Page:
24 July 2010

Crossing the barricades

There’s been a schism in the jazz community from the days of be-bop and it lives on as schisms do. The Bebop revolution brought a new approach to jazz, with the “mouldy figs” and “reboppers” parting ways. I’ve taken one side of that barricade at times, but these days I have a renewed interest in the history of our music, so it was with anticipation that I finally got to catch Brass’ere. Brass’ere aren’t just a wonderfully amusing name. They are also brass ensemble in the style of the New Orleans street bands. They can busk; they can walk and play; they sound generous and rotund with a fat tuba bass and marching drums; and they sneek in a baritone sax as the one reed instrument. They play standards of the brass band and trad jazz repertoire. But there’s joy and fun in this band (as should be with a New Orleans brass outfit - they play swinging music at funerals, after all) so their repertoire extends to a good bit of funk and even some re-imagined pop tunes. So, this is amusing and entertaining and big and satisfying music, and it swings with fat brass harmonies and backing lines. Wonderfully involving.

Cameron Smith leads the band, on trumpet and occasional vocals, but there’s another trumpet (Zach Rafffan) and two trombones (Josh Gosling and Michael Bailey). This is the core of the fat, swinging lines, and they do it with great rhythmic feel and dynamics and nice pitch. Brass players get good training in ensemble work, and you can hear it here. The bottom end is supplied by that phat tuba sound (David Ackiewicz) and the dirtier, reedy bari sax (Nathan Sciberras). A good strong bottom end with reliable time and a decent share of the solos. I hadn’t expected drums (Robert Nesci), given it’s a marching band, but I see from pics of the busking band, that Nesci walks with a snare. Nice one. In the studio he played kit. Nesci’s role is quite sparse and often with even feels on the 1,3 (more common on that side of that barricade) and he does it well. And there’s some vocal, too, when Courtney Stark sits in for blues or whatever, sometimes with accompaniment from Cam.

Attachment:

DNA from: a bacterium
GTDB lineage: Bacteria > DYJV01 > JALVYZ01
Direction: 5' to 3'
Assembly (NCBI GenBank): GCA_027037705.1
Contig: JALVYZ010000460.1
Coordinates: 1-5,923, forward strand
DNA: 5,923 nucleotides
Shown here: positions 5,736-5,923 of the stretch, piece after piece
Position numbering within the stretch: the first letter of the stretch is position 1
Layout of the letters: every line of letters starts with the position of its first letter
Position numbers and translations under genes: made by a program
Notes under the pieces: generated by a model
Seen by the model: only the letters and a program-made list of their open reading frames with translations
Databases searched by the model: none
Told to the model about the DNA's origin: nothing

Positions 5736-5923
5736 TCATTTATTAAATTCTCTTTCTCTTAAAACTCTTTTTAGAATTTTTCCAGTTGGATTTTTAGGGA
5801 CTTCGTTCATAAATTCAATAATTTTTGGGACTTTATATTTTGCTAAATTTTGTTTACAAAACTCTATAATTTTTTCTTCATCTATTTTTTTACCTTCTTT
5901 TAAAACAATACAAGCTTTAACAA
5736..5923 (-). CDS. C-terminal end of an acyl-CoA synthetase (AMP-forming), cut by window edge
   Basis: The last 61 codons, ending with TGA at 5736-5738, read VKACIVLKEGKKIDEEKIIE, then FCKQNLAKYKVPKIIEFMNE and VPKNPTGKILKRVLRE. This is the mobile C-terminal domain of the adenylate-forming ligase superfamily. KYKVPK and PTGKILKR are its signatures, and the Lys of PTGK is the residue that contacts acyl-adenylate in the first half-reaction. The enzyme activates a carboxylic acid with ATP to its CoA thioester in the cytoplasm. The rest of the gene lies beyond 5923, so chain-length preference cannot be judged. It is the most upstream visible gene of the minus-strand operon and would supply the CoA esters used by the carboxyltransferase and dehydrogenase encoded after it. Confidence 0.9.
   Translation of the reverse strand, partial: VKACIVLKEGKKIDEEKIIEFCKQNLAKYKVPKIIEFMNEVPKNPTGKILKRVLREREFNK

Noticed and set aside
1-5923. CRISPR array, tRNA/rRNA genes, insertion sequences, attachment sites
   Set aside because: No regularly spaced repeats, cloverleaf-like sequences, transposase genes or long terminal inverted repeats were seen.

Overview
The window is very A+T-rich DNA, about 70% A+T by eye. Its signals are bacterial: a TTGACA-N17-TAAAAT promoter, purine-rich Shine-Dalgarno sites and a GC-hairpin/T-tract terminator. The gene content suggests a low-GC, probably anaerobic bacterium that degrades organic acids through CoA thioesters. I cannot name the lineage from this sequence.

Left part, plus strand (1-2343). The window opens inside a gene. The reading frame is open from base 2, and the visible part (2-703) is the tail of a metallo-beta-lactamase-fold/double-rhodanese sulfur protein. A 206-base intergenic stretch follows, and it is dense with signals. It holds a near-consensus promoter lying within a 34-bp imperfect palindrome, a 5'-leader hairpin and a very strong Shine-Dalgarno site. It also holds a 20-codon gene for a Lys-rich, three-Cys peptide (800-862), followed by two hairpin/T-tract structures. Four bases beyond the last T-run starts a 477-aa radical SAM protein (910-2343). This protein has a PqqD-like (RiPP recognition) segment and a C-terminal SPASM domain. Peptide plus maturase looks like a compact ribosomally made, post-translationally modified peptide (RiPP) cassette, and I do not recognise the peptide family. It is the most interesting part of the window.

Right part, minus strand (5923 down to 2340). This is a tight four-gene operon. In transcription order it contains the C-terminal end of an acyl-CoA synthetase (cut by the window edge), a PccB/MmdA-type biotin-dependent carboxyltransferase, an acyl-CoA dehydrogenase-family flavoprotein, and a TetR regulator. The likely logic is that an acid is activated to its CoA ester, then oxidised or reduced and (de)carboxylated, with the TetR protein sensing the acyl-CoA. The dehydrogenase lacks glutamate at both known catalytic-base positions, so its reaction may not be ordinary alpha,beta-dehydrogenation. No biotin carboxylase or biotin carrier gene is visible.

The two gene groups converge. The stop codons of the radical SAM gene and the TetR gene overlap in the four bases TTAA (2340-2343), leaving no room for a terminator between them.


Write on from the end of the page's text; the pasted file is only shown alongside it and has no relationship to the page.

So what did they play? There were some standards of the trad repertoire (St James Infirmary, Sweet Georgia Brown), some blues (Happy blues), a decent percentage of originals of funk and ballad styles, and even a Jackson 5 pop tune (I want you back) that featured an introductory bass line on tuba. And that mainstay of the experience of brass band players, a hymn (Irish blessing). But how cool it all was! Great sound, big brassy chords and deeply entertaining! Great stuff. Break down them barricades!

Brass’ere performed for ArtSound’s FNL. They comprise Cameron Smith (trumpet, vocals), Zach Raffan (trumpet), John Gosling (trombone), Michael Bailey (trombone), Nathan Sciberras (baritone sax), David Abkiewicz (tuba), Robert Nesci (drums), Courtney Stark (vocals).

1 comment:

Anonymous said...

Phat tuba ftw